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Jacob Jolly
Hi guys,

I'm very new to the Fossick / Fossil Hunting world so my wife and I went fossil hunting in Lyme Regis the other day. We saw some awesome fossils in the larger rocks but nothing in smaller rock of significance. I did however find these weird heavy rocks. They seem to be (to my untrained eye) some sort of metal due to the 'chink' noise they make when hitting them with metal. They are quite heavy for the size I feel and kind of look like oxidization as if they were made of iron. A few of them, specifically one of them literally just looks like poo clumps and is super smooth, while one of the others has crazy square spikey points all over it as if it were a crystal clump or something. You can kind of get a picture of the size of these from my hand but for ref they are ranging from 1cm up to 5ish cm in size.

I'm struggling to work out what the hell they are and any help would be massively appreciated.

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Dirty Pete
Reckon your eye is far from untrained, look like iron oxide/disulphide nodules to me.

Pete
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prep01
Yes. they are all nodules of varieties of Pyrite which formed around organic debris, some around fossils. There is lots of information online, especially slowwing down prite decay.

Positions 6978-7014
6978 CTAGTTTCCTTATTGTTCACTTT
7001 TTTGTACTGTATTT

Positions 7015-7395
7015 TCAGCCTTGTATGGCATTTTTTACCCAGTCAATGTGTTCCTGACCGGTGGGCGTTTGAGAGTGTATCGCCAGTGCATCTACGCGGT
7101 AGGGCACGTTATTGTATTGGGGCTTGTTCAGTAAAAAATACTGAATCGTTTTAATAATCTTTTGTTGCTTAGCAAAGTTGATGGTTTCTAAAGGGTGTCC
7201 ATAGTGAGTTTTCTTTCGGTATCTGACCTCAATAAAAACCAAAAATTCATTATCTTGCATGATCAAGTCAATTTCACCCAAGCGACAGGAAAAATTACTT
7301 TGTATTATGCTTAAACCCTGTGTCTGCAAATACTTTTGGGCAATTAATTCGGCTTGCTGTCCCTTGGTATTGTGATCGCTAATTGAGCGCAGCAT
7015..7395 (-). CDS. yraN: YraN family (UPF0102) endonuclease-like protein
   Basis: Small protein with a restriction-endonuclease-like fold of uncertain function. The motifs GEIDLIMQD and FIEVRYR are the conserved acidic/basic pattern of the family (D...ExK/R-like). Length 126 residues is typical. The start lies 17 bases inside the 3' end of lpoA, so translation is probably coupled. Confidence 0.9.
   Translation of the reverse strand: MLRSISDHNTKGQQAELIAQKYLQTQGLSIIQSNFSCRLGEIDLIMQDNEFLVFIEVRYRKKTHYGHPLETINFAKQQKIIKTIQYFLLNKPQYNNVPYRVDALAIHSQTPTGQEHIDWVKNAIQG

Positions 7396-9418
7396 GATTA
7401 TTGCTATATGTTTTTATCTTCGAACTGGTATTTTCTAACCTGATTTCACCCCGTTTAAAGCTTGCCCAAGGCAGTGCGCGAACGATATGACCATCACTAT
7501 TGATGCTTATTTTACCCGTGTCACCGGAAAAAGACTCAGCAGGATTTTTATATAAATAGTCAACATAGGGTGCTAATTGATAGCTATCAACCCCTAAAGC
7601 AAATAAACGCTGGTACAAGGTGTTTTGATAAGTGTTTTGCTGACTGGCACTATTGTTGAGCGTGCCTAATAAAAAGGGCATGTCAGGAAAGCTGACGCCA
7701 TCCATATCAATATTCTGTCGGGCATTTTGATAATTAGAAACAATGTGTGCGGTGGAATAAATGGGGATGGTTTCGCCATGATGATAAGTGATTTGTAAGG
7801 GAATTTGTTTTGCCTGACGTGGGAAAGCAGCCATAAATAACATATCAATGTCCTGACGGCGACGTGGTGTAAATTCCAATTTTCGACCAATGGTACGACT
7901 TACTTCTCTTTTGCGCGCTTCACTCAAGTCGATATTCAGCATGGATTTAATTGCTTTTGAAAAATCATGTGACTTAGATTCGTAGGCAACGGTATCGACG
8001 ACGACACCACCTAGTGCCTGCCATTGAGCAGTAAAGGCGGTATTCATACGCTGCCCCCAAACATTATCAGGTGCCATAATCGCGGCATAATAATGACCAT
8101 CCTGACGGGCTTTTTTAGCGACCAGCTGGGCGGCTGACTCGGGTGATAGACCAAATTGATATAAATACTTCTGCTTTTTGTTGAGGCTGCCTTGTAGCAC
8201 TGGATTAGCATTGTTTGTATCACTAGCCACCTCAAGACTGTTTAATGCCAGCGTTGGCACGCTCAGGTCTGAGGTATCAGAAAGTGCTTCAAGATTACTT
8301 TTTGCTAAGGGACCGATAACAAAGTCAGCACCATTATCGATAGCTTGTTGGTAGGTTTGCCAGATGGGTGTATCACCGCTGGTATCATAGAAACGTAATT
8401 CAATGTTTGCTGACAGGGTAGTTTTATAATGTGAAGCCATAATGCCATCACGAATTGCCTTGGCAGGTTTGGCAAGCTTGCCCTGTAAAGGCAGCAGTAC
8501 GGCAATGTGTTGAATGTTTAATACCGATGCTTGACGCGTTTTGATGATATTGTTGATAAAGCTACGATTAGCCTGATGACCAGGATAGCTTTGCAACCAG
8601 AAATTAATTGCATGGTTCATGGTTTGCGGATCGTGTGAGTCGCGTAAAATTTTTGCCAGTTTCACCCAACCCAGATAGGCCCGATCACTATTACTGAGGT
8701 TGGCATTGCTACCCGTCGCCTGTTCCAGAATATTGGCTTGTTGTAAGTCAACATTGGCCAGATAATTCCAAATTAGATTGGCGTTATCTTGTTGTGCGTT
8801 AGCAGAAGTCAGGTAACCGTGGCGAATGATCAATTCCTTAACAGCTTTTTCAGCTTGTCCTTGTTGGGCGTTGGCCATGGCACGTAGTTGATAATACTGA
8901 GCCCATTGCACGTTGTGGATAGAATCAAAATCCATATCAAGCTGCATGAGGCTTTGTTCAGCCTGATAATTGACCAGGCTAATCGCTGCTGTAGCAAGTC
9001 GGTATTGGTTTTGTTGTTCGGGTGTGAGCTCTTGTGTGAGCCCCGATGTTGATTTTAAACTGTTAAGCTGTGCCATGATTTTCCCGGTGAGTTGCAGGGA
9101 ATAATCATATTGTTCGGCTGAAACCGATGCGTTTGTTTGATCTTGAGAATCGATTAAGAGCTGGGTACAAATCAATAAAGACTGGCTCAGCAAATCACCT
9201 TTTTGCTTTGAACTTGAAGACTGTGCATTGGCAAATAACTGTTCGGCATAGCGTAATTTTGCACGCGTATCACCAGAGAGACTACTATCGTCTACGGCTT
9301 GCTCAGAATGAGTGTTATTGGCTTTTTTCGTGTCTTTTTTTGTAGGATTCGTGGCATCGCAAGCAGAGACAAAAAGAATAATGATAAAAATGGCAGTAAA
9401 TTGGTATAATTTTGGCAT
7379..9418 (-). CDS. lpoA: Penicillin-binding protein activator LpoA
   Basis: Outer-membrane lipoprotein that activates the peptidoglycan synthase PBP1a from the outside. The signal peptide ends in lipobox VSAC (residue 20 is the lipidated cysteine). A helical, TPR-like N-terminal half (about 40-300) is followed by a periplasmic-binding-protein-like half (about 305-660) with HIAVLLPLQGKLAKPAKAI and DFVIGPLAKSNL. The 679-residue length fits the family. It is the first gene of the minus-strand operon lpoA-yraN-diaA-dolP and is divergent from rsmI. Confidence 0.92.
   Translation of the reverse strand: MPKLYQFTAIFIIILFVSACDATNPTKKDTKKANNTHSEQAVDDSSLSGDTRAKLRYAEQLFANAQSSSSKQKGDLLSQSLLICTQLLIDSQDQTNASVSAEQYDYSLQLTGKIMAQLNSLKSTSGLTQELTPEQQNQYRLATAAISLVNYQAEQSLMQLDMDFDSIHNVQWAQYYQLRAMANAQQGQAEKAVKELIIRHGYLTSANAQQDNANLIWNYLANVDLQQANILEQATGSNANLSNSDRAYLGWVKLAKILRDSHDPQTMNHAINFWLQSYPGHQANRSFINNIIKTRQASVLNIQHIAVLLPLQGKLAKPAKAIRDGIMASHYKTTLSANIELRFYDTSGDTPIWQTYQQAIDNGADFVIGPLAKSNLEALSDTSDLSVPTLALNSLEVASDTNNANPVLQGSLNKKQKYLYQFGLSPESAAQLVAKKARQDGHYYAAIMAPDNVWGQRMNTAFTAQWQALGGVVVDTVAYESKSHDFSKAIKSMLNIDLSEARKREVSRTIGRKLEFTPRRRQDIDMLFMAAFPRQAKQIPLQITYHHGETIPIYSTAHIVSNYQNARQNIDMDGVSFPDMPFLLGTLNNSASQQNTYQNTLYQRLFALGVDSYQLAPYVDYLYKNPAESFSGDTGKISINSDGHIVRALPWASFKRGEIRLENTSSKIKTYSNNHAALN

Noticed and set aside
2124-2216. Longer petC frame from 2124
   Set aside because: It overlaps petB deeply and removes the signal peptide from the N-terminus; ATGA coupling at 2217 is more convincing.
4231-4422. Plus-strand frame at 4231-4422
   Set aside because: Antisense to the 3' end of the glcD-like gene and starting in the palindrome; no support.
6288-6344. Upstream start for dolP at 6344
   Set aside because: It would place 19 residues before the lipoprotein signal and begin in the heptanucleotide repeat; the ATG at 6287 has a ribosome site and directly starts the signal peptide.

Colin Huller
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Jacob Jolly
Thanks for the speedy reply guys! I'm both excited and disappointed that they're Iron Oxide 😃 I just have another question though from what you said Colin, how do you mean Pyrite Decay? Does that mean they will decay over a period of time?

Thanks again
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Dirty Pete
Hi again,
Its the iron disulphide (pyrite) that breaks down in the presence of air and water......(pyrite+oxygen+water) >>(ferrous sulphate+sulphuric acid,sulphur dioxide).

Pete
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Rolo
This stuff does vary in the rate of decay though, some lasts for years whilst other seemingly identical nodules will begin to disintegrate within weeks.
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Chris G
My wife is a junior teacher and whenever we can we collect these, especially the bigger cricket ball shaped ones. Give the youngsters a hammer and let them crack them open. The beautiful radiating silver rays give an instant reward and the youngsters are fascinated by what they've discovered. Luckily they move on to something else before they start to decay.
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